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  1. #11
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    Default Re: "I want to know where is the money".

    Thanks for merging the threads 5jj. It is much easier to answer if we can review the earlier conversation.

    Hello again OD:

    I am not at all certain about your analysis of the sentence, and that kind of analysis is not something I am very good at. But I think I have a good grip on idiom. In light of that I was rather surprised by emsr2d2's anticipation of disagreement. To me "where the money is" is absolutely cast iron idiom and "where is the money" just plain wrong. If somebody told me that "where is the money" is acceptable I would assume they were using a dialect I am not familiar with.

  2. #12
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    Default Re: "I want to know where is the money".

    Quote Originally Posted by probus View Post
    I was rather surprised by emsr2d2's anticipation of disagreement.
    When 'what', 'who' or 'which' is involved in a direct question containing the linking verb BE, both word orders are possible:

    "Who is the current president of the United States?"
    He asked me who the current resident of the United States is.
    He asked me who is the current president of the United States
    .

    Some people are not sure whether this is possible with other wh- words
    Please do not edit your question after it has received a response. Such editing can make the response hard for others to understand.


  3. #13
    tedtmc is offline Key Member
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    Default Re: "I want to know where is the money".

    The difference lies in the order of the subject and verb.

    In a statement (or indirect question), the subject comes before the verb - where the money (subject) is (verb)
    In a direct question, the subject comes after the verb - where is(verb) the money(subject)

    not a teacher

  4. #14
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    englishhobby is offline Senior Member
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    Default Re: "I want to know where is the money".

    It's OK with Odessa, I haven't even noticed anything.) So, coming back to my original post, what would you recommend to say to my students when explaining the structure of an indirect question:
    1) The word order in an indirect question is always direct. (e.g. Can you tell me what the time is?)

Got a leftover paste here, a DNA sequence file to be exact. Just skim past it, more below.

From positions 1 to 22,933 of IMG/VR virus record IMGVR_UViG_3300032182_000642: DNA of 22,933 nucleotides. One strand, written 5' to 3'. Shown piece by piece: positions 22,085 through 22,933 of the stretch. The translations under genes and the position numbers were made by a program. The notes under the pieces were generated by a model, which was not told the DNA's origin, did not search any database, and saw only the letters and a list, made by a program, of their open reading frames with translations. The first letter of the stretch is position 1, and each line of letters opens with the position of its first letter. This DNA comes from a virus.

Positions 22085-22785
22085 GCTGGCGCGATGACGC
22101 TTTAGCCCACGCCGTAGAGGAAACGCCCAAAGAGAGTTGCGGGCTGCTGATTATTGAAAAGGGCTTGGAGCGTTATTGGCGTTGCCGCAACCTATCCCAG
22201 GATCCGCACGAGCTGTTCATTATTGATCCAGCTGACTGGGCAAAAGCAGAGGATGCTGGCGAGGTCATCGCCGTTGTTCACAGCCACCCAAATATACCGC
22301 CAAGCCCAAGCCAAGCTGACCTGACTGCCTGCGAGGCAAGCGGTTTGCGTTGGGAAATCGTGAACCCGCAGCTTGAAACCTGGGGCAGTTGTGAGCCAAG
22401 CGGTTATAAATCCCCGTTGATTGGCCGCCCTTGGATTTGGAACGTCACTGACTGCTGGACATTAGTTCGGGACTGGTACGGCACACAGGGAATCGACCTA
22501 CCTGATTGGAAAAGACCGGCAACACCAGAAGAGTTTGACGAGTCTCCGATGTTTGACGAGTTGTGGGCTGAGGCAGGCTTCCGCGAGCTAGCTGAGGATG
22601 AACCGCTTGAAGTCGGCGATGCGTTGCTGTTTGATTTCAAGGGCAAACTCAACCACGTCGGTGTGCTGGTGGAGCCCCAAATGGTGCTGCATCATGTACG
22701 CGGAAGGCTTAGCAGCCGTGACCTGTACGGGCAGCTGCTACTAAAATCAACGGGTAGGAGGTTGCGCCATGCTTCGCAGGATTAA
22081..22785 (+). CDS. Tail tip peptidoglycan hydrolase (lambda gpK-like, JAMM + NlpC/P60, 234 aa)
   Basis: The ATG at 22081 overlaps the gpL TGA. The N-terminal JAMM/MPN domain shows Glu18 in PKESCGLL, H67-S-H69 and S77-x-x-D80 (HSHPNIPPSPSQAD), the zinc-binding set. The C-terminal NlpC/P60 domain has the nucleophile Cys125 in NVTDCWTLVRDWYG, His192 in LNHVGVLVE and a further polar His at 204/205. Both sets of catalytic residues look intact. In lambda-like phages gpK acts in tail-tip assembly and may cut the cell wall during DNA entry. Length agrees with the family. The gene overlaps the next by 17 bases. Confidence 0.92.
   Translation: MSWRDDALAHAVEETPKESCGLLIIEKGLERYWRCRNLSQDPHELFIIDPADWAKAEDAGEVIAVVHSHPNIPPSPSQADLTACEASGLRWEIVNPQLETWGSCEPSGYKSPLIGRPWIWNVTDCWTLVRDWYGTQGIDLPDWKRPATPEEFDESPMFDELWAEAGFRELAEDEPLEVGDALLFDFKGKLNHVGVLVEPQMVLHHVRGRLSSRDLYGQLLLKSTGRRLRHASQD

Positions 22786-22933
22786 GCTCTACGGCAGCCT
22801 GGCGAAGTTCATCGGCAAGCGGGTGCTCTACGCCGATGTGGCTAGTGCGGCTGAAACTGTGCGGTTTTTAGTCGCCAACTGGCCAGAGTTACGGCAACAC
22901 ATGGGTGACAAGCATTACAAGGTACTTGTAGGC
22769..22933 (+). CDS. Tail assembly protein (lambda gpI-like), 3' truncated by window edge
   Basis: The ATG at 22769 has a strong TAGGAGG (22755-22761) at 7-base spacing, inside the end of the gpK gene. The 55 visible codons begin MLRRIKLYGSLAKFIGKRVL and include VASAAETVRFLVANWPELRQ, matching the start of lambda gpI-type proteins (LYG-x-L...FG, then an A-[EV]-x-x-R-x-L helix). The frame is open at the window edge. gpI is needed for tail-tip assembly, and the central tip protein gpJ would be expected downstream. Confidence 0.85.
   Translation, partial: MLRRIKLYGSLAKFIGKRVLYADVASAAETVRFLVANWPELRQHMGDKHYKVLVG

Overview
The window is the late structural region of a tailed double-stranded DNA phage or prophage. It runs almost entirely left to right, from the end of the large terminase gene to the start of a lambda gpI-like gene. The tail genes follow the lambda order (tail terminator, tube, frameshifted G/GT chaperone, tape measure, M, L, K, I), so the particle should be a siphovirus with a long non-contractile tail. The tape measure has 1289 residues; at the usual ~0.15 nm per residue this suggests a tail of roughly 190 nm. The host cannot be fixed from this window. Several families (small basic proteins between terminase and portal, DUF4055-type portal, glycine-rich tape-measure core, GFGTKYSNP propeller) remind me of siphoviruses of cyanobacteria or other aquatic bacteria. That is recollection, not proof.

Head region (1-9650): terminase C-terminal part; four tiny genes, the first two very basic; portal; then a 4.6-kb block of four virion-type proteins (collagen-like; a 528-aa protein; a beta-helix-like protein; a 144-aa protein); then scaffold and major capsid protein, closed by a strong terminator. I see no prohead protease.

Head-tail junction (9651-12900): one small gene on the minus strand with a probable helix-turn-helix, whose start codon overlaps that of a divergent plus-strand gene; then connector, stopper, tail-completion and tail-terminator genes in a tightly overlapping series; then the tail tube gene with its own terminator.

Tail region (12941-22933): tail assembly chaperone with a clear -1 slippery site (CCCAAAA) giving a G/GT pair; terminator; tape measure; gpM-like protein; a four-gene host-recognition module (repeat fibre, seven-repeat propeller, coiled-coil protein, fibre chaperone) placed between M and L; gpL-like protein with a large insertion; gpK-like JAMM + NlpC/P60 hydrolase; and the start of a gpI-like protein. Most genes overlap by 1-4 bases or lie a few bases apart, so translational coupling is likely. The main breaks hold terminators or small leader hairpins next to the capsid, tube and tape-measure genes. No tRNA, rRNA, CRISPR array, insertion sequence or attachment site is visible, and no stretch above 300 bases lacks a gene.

2) The word order in an indirect question is usually direct, but in colloquial English it can be indirect (e.g. Can you tell me what's the time?").

    Which of the two explanationa do you personally like?
    If I were a native speaker of English, I would never shut up.)

  5. #15
    SoothingDave is online now VIP Member
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    Default Re: Can you tell me where is the money?

    Quote Originally Posted by emsr2d2 View Post
    I'm going to say yes, it's a mistake. And now I'm going to sit back and watch several people disagree with me.
    Here we go. I could see someone saying this, but it would be represented as two questions. Can you tell me? Where is the money?

  6. #16
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    Default Re: Can you tell me where is the money?

    Quote Originally Posted by SoothingDave View Post
    Here we go. I could see someone saying this, but it would be represented as two questions. Can you tell me? Where is the money?
    Yes, that's my feeling. The difference is between how it sounds when it's spoken, and how it's written down. I would write it like this:

    Can you tell me - where is the money?
    Can you tell me something - where is the money?

    I maintain that, in writing, "Can you tell me where is the money?" is incorrect.

    I would expect to see either:

    Can you tell me where the money is?
    or
    Where is the money?
    or
    Tell me where the money is.
    Remember - correct capitalisation, punctuation and spacing make posts much easier to read.

  7. #17
    5jj's Avatar
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    Default Re: "I want to know where is the money".

    Quote Originally Posted by englishhobby View Post
    coming back to my original post, what would you recommend to say to my students when explaining the structure of an indirect question:
    1) The word order in an indirect question is always direct. (e.g. Can you tell me what the time is?)
    It isn't. See post #12.
    Please do not edit your question after it has received a response. Such editing can make the response hard for others to understand.


  8. #18
    5jj's Avatar
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    Default Re: Can you tell me where is the money?

    Quote Originally Posted by emsr2d2 View Post
    I maintain that, in writing, "Can you tell me where is the money?" is incorrect.

    I would expect to see either:

    Can you tell me where the money is?
    or
    Where is the money?
    or
    Tell me where the money is.
    I agree.
    Please do not edit your question after it has received a response. Such editing can make the response hard for others to understand.


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